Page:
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Saturday, April 9th, 2011

DeMange Band ends 52-year run

By Margie Wuebker

Members of the DeMange Band bid farewell to the music scene in melodic fashion d. . .

MINSTER - The DeMange Band ended its 52-year run in memorable fashion as guests at the annual Minster Civic Association came onto the dance floor and sang "God Bless America."
"It is something I will never forget," band member Nancy (DeMange) Niekamp said of the late March event. "We've been transitioning toward retirement by booking fewer engagements the last year or so; but knowing this was our last performance didn't make walking away any easier. There were lots of tears."
From impromptu Sunday afternoon concerts at home to reception halls throughout Mercer, Auglaize, Shelby and Darke counties, the 14 children of Versailles-area residents Paul and Helen DeMange brought a wealth of music to the area over the years.
At one time there were two bands, but family members slowly left the stage during the ensuing years in the wake of family and work commitments. Three siblings - Betty (DeMange) Poeppelman, Niekamp and Ken DeMange - participated in the final performance along with bandmates Dan Lennartz, Jim Blue and Ed Larson.
"Getting subs has become difficult if not next to impossible," Niekamp said. "We used to have four or five for each position; now it's hard to get anybody. There are not many bands that play the kind of music we do."
The 14 siblings, who now range in age from 48 to 70, learned to appreciate music at an early age. It became as much a part of life as working on the family farm, attending school in nearby Versailles and going to Sunday morning Masses.
Matriarch Helen DeMange, who died a year ago, once told a newspaper reporter her sister and brother-in-law (Christina and Alfred Carity) would come over on Sundays for a family concert. Paul DeMange pulled out his trusty harmonica and Alfred Carity strummed the banjo. There never was a shortage of piano players because all the youngsters could play by ear.
The children learned the golden oldies - "Tennessee Waltz," "Beautiful Ohio," "Could I Have This Dance?" "Let Me Call You Sweetheart," "You Are My Sunshine" and "Cruising Down the River" - between glasses of Kool-Aid and handfuls of popcorn.
In 1959, the older DeMange children - Carl, Betty (Poeppelman), Nancy (Niekamp), Margie (Bruey), Joan and Ed - decided to form their own band. They played once a month at the former St. Joe Schoolhouse near Fort Recovery in the days before microphones and amplifiers. The accordion gradually gave way to a keyboard.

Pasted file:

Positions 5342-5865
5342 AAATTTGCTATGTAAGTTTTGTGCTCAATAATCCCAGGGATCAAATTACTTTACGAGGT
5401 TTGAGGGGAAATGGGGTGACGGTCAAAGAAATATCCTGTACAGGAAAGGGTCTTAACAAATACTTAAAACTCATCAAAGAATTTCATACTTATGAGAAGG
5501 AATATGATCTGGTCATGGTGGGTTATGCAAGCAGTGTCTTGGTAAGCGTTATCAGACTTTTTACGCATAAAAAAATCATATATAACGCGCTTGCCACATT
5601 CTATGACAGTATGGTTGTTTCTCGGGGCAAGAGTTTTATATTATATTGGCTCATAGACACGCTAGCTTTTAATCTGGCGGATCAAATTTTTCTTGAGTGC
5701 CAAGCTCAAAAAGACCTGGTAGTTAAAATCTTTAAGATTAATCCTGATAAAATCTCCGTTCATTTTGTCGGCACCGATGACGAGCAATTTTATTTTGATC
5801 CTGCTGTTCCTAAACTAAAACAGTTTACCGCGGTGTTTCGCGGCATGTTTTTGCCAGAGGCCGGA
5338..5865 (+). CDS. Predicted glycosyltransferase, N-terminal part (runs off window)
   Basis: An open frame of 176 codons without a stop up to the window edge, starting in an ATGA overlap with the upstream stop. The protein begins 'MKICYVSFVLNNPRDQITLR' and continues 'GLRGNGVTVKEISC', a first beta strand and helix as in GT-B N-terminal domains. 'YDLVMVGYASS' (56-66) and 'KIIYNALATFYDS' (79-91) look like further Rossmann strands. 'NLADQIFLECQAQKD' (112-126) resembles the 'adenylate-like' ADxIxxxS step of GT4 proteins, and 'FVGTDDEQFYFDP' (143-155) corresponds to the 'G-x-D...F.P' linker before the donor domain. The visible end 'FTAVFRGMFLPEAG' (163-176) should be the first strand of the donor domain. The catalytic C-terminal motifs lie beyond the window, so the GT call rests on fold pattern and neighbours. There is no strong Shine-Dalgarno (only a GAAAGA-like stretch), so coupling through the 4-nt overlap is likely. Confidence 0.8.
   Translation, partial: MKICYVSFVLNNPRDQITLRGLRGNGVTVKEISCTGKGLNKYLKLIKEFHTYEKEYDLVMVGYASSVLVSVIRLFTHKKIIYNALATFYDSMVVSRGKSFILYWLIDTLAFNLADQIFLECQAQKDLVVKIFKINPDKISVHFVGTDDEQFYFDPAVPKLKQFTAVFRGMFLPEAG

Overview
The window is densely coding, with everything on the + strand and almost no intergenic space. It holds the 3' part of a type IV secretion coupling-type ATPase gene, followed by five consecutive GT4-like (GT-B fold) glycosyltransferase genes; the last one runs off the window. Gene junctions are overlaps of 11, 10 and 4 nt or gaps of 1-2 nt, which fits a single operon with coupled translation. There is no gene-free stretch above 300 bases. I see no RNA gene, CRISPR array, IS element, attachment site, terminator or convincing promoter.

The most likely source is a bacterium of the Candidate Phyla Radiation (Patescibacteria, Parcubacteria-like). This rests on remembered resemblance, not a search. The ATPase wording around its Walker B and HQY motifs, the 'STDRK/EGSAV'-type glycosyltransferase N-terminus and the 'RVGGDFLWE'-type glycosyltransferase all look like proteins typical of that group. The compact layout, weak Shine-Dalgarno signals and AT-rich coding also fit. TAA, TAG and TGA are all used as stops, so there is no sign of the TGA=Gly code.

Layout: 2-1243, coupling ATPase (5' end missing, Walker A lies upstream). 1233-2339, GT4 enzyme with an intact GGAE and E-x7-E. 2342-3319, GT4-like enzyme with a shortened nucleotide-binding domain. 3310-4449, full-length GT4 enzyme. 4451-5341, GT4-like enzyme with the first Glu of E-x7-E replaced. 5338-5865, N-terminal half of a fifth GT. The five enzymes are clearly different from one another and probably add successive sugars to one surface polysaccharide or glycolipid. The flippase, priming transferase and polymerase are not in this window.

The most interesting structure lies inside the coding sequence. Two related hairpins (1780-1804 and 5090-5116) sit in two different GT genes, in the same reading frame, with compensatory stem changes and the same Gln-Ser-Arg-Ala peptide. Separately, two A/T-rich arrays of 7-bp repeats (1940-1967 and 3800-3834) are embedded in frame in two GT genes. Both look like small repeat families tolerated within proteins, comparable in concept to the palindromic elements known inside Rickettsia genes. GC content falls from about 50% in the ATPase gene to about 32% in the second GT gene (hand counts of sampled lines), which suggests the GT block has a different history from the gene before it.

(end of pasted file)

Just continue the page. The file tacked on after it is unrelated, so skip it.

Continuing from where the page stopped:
The younger siblings - Marilyn (Bensman), Ernie Lee, Roger, Rick, Elaine (Marshall), Theresa (Hemmelgarn) and Ken - formed The Imperials in the late 1960s and early 1970s. They disbanded after 10 years with Ken moving to join the older set, and Roger becoming part of Free Rider.
The DeMange Band introduced new twists to old favorites like the "Wedding March." Forming a long line with the bride and groom, members of the wedding party and a host of invited guests, Poeppelman led participants through the hall, out a side door and around the parking lot before returning for a welcome slow dance.
"We took a trip through the parking lot when the weather was nice," she recalled with a chuckle. "Otherwise we stayed in the hall, but that was not nearly as much fun."
Weddings have changed with the passing decades. They used to be all-day affairs with dinner, supper and occasionally night lunch. The DeManges played from 2 to 5 p.m. before heading home to change clothes, do the milking and feed the livestock. After bathing and eating, they headed back to the reception hall to provide dance music from 8 p.m. to midnight. They quickly point out the schedule included at least two hours for loading/unloading equipment and setting up the bandstand. Now ceremonies take place in mid-afternoon with dancing from 7:30 to 11:30 p.m.
"We charged $60 for weddings in the early years and shared everything equally," Niekamp said. "Sometimes our take was $5 or $6 depending on how many musicians were on stage that night. It never was about the money or we would have bowed out years ago. The truth is we enjoyed ourselves as much as the crowd. If they had a good time; we had a great time."
Weather conditions affected several performances over the years. Heavy snow and blowing winds forced postponement of a wedding reception when neither guests nor band members could make it to the Russia Community Center. Another time a power failure knocked out speakers and lights as the DeManges played at the Maria Stein American Legion. Band members went from table to table playing so guests could hear the music.
Youngsters often sat at the edge of the stage watching the siblings perform. Steve Siefring, who later became a drummer and played with the band, admits to being one of those kids.
As Poeppelman and Niekamp looked out over the appreciative Minster crowd, they both recalled the words their mother spoke decades ago: "Practice your music and one day you might have a band."
In 2004, three generations of DeManges appeared on stage as a special feature at the Maria Stein Country Fest. A total of 55 adults and children presented two shows featuring tunes from all genres and eras with Helen DeMange smiling proudly in the audience.
"She predicted we would have a band," Poeppelman said. "But I don't think she imagined how long it would last."
Additional online story on this date
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